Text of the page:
Seven years ago, I was convinced that my eyes were becoming superhuman. The pencil told my eyes where to focus, like a strict director’s baton. The mind made sure that no words were actually uttered – focusing instead on the text, and on moving my eyes in a frog-like fashion from one place on the text to another. Page after page. It felt good. It felt like progress. Apparently, it wasn’t worth all that much. Now that the sound of the Great Speed Reading Debunk echoes across the internetz, what can you do instead? Try these with me.
0. Wait, why is speed reading dead again?
Read this from Scott H. Young (who used to be big on speed reads, like the rest of us).
Then read this from Melissa Dahl.
And this from Simon Oxenham.
The science is there, and none of it speaks in favour of long-term gains from speed reading.
1. More reading
This is my favourite. Just read more! Never be without a book. Get friendly with apps like Pocket for long reads and commutes. If you want, invest in an e-reader (I’m not big on Amazon, so here’s what I’m waiting for.
However you choose to do it, read more. You do not need to do anything else to become braver, smarter, get more vocabulary (more bilingual skills, too!). That’s really the best way to start.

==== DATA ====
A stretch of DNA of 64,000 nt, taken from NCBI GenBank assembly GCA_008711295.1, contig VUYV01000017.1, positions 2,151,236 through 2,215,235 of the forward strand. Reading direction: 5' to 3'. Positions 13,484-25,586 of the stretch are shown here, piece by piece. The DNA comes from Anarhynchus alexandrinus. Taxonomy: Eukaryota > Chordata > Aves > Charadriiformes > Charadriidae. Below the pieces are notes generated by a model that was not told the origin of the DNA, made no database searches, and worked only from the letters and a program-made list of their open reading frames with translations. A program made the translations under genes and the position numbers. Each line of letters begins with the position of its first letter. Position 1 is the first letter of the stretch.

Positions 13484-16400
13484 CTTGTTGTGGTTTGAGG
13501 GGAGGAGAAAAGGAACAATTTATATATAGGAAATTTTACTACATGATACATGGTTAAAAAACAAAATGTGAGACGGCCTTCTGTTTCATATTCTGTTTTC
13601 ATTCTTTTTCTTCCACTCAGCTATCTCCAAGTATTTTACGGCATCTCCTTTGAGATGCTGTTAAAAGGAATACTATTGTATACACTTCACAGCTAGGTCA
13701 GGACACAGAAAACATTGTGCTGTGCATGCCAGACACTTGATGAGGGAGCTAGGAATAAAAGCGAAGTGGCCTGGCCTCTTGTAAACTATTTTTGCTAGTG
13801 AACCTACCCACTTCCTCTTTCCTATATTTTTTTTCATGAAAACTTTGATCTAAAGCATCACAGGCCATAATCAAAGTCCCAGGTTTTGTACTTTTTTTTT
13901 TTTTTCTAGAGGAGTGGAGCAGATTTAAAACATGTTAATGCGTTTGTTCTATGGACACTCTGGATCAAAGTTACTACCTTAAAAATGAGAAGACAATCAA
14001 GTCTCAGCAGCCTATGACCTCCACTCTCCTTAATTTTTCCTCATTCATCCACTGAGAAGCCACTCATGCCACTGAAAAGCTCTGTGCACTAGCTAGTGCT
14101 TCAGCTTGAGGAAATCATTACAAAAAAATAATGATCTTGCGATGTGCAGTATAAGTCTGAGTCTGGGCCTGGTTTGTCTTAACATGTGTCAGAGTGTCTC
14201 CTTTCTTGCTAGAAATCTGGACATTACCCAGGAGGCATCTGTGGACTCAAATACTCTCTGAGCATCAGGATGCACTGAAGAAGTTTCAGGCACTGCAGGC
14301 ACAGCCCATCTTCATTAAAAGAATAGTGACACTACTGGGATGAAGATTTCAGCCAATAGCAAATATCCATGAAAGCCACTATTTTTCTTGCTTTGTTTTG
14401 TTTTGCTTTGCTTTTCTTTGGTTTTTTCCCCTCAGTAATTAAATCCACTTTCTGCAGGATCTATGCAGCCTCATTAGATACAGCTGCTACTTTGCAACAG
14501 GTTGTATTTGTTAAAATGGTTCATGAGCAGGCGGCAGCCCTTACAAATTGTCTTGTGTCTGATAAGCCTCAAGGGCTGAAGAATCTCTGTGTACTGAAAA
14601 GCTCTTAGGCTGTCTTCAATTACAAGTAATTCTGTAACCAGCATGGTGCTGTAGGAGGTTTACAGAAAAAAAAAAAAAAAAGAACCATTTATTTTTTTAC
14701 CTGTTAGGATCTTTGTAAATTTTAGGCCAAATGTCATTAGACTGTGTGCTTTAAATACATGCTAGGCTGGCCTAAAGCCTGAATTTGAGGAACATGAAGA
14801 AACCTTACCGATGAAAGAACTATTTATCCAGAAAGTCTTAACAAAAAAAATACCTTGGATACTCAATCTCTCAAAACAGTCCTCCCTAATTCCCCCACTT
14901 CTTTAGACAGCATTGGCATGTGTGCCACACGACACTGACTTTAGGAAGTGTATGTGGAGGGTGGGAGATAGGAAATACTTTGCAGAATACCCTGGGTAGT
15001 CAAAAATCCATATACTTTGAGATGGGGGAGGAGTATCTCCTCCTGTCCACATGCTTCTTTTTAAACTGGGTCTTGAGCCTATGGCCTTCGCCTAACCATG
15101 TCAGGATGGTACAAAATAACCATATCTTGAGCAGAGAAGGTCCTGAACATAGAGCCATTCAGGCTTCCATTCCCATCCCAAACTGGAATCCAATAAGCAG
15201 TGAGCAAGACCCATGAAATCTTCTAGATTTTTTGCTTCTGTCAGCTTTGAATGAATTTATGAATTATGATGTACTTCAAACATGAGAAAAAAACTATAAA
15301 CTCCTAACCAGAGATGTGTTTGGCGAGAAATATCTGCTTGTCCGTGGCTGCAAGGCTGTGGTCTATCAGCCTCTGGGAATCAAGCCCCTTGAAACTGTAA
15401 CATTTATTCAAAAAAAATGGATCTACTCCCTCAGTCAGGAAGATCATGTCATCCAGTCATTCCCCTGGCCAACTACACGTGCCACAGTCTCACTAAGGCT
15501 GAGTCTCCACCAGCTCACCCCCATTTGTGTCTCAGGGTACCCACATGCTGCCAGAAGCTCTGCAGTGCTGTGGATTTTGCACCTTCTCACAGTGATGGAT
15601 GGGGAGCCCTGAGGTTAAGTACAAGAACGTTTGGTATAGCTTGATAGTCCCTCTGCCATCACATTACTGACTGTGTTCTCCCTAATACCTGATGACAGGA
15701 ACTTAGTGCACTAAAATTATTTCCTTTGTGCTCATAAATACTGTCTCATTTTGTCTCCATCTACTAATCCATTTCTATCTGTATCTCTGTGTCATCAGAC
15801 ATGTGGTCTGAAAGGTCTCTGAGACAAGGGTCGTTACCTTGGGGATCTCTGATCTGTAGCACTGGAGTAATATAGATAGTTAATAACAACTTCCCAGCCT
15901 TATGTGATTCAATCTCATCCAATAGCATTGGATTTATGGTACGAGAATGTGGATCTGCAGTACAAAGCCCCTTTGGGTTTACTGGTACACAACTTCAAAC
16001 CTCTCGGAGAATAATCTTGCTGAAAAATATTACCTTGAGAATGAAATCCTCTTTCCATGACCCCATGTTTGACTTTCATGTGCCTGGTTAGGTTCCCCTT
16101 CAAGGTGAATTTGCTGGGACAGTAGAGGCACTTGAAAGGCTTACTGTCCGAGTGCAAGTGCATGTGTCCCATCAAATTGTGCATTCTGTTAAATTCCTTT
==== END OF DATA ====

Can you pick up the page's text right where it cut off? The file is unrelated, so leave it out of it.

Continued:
2. Deep reading
Oh, I like this one too. You know the books you read, then read again – with lots of notes and scribbles this time – and then go to talk to your friends about it, and then read once more because they mention something new about the book?
Or maybe the books you read, and they change something, so you go back to other books to see what exactly changed, and before you know it, you end up with one Big Idea across three or four books, which you’re so happy you discovered?
Or maybe – a book that’s really telling you many things at once, and tells different things to your friends?
That’s all deep reading. That’s more than just reading to make sure you got another book off you list. That’s reading to find something more – to connect this book with the books you read, or the ones you’re about to write.
3. Purposeful reading
This one you will probably recognize in every library. It comes with pencils, notebooks, post-its, highlighters, and those strange puzzled looks on readers’ faces.
You’re capable of it, too. Even if you left college long ago, or never went. You are able to read and find things out – the same way you use Google to get answers, or the way you sit down with a friend to really talk about things.
People who tell you that you need a special set of skills to read books are (sometimes) people who want to sell you those skills for a price. Start with what you have, and learn to enjoy this first. Your purpose will make for purposeful reading!